Greetings! This is Rob Haymes; 15 Minutes with Jesus. Wherever two or more are gathered together in my name, Jesus said, there I am in the midst. I want to share with you a little bit about my Dad. I believe it would please God for me to honor my Dad before I go any farther with this program. My Dad’s name was Robert William Haymes. I’m Robert William Haymes Jr. I’m very thankful for my Dad. He was an extremely talented man. In his early days he was involved in singing with the big bands, back in the 1940’s; also involved in several movies. He was involved in show business and television. He also was in the Army. He was in the last mounted cavalry in the Army. He actually had an accident and injured his knee and was discharged honorably from the Army. My Dad, as I said, was very talented. He began writing songs in the 1950’s. He wrote some incredibly beautiful music. I had the privilege of growing up watching him and listening to him play piano and sing songs that he wrote, and other songs, tell stories. My Dad was a wonderful storyteller. I have memories of him at our house, telling stories with a cigar in his mouth. When my Dad would tell a story you would forget all about that he was telling the story; it was like you were in the story; he was such a good storyteller. My Dad was a gourmet cook. He was a man of excellence. Everything he did, he did with all his heart; he did excellent work; as a songwriter; also he had an audio visual production company in the 80’s. Everything he did he did very well, and he taught me that. That’s one of the things I’m very thankful for with my Dad: he taught me to do things in an excellent way. He taught me about quality, in music and the arts, in many things. Unfortunately I did not inherit my Dad’s ability for cooking; my Dad could cook! My parents were divorced when I was around 1 year old, which would have been 1951. My Dad lived in New York City, and my Mom and I and my sisters, and brother lived in Greenwich, CT with my step father. We lived in a big old colonial house in Greenwich, CT, and Dad used to come and pick me up in his MG TD 1953; many of you know what that was like. He’d pick me up in his sports car and take me to New York; my Dad used to have a radio show on NBC Radio, and I would go with him to the studio in Rockefeller Center, and he would do a show at night. Then we would drive out to Long Island. He had a little house on Long Island in Sag Harbor, which is in the northern part of Long Island. And we would spend the weekend, and in the summer, a week or two. My Dad had a little boat, which he restored. The name of the boat was Boat; he had it written on the stern. My Dad, as I said, was very talented; he could be very funny, he could tell wonderful stories. He took me out to wonderful restaurants in New York City, and out in Long Island. My Dad was a very famous and talented songwriter; he wrote a song called That’s All, which many of you may be familiar with. It’s in the American Song Book. The first person to record it was Nat King Cole, but also Frank Sinatra, and many other artists, including Michael Buble’, recorded that song. It’s a very famous song. My Dad wrote it with another man named Alan Brandt. So I grew up with my Dad; I’m very thankful for my Dad. I’ve always considered him to be a great man. He taught me many things; he taught me about manners. I can remember when I was young, he would say, now say thank you, say please, say you’re welcome. So I figured out if I said all three every time, I’d be covered; so I used to say, please, thank you, you’re welcome. LOL. Anyway, thank God for my Dad.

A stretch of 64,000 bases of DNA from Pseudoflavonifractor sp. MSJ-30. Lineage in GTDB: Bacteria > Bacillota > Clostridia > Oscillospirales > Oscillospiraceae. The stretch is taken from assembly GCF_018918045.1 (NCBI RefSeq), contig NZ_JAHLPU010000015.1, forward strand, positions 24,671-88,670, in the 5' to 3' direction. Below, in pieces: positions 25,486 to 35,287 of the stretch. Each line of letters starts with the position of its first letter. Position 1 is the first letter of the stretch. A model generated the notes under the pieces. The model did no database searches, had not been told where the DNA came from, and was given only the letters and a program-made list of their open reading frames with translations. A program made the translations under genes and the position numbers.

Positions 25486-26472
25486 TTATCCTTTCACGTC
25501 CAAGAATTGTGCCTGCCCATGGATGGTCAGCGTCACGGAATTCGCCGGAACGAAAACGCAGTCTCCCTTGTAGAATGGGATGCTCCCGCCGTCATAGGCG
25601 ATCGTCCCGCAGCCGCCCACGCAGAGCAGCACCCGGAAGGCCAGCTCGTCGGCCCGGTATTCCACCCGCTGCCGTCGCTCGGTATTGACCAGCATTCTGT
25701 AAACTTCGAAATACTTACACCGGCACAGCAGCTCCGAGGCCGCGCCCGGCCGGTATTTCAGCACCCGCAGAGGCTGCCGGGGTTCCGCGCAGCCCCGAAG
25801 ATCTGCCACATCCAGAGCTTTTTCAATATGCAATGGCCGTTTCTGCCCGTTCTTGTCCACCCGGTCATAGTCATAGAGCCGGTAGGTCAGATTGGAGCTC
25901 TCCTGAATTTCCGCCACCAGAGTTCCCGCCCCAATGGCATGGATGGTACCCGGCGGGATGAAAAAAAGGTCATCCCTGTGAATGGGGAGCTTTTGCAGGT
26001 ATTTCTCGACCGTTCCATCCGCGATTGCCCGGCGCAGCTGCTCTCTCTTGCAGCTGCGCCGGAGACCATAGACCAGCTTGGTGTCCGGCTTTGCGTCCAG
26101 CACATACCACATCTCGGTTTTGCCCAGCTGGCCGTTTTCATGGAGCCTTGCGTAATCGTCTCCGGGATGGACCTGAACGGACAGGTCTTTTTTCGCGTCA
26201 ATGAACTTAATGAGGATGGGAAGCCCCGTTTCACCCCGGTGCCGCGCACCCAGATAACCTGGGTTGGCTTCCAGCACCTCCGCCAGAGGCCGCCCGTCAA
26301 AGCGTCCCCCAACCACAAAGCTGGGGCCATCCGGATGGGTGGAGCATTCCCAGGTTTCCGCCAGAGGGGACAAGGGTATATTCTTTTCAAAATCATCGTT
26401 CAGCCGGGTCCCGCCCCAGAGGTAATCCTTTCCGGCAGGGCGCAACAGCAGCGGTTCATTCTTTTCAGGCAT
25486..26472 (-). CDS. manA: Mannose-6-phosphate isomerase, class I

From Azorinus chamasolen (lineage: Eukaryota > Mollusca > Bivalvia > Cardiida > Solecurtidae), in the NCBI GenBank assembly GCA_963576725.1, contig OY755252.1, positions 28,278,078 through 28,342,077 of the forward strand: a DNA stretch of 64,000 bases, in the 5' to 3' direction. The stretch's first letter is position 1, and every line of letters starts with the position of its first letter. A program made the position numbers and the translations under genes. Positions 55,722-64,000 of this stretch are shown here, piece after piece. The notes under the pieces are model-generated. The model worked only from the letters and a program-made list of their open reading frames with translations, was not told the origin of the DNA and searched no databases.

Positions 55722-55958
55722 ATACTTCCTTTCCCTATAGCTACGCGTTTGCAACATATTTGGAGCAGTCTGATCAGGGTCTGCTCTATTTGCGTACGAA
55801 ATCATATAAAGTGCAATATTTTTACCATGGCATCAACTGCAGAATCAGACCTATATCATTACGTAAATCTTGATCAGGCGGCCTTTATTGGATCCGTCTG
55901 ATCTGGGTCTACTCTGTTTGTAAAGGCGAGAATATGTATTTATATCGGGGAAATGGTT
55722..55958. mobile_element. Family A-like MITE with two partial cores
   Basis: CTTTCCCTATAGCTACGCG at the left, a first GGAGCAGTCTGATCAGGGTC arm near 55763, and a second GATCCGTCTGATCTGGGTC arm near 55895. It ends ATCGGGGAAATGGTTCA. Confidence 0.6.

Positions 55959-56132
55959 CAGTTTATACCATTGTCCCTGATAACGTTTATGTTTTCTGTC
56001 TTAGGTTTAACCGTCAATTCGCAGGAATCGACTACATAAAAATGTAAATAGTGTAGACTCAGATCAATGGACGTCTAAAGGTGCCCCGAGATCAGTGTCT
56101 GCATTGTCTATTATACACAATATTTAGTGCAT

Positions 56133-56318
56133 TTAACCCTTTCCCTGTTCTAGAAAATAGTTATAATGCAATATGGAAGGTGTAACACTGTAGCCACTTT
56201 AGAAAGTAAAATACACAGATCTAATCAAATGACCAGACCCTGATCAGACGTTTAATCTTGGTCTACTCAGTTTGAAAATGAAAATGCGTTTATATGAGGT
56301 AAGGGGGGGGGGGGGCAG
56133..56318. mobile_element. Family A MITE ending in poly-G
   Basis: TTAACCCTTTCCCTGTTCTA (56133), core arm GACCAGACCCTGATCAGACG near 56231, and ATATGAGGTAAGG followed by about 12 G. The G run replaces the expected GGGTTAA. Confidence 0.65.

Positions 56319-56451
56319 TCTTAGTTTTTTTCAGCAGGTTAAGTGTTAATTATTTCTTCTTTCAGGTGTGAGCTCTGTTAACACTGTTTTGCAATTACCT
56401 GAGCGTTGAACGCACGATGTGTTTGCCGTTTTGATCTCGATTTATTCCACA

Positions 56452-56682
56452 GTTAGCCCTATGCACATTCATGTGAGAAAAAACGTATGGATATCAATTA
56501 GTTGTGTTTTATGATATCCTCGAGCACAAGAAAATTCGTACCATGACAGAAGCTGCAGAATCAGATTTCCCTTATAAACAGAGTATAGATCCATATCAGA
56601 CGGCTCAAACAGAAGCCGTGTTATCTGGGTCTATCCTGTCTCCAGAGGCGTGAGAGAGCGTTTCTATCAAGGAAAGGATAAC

He was born on March 29th 1923. He lived in White Plains, NY. As I said, He also lived in New York City for a long time. He died on January 28 1989 of Lou Gehrig’s Disease. One thing I want to say, before I go to my Dad’s testimony; this message is, number one, to honor my Dad, and number two, I want to give his testimony of how he came to know Jesus. Before I go to that, I want to say something about my Dad; he had many talents; he was a very talented songwriter, but he was also a talented writer; he was an artist. He used to put together these inter-corporate commercials, where he would produce the whole thing; he would write the score; he would put together music, photographs, and a monologue, and produce the whole program. He was very good at that. So, like I said, he had many talents. One of his talents was saving lives. I can remember one evening we came back from boating; he used to keep his boat in a little marina there in Sag Harbor, and he would always have me wash down the boat while he would visit with his friends, drink bloody marys, and eat shellfish, which is something I never acquired a taste for. So opposite from where his boat slip was, there was a boat house with the gas pumps, across the inlet for the marina. My Dad was talking with some friends, and I was standing there, and all of a sudden I heard a noise, and I looked, and I saw my Dad throwing off his watch, and running over and jumping in the water. What had happened was there was a couple talking to the marina owner at the gas pumps, who had two little children, and they weren’t paying attention to them, and their children had fallen into the water and they were drowning. My Dad rescued them and saved their lives. Another time we were driving in his MG on the highway, going about 60 mph, and on those old MG’s the doors opened the opposite way that car doors open now-a-days. They open the other way. So, when you open the door, it would catch the wind if you were driving. And there was a little chain hanging from the door handle, and I was just sitting there; I was about 11 years old; we were going 60 mph, and I was playing with that chain; I was holding on to that chain, and the door opened and I was looking down at the highway. This all happened in a matter of seconds; and my Dad immediately responded and grabbed me and jerked me back into the car. It may not seem like much, but this was all like in 3 seconds; you know, 1,2,3. He saved my life. I was sitting there and my heart was pumping out of my chest; it was amazing. So my Dad saved my life. I’ve heard other stories where he saved people’s lives. He was very aware of his surroundings. He was very astute, very alert about his surroundings. So, again, I’m very thankful for my Dad; he was very talented; he taught me alot. He was a perfectionist, and he taught me to be a perfectionist. I’ve been doing remodeling now since 1980. I’m retired now, but that’s one thing I’ve always strove to do in my work, is to do excellent work. And, I found out that’s something that God requires of His servants, is excellence; it’s called virtue in the Bible.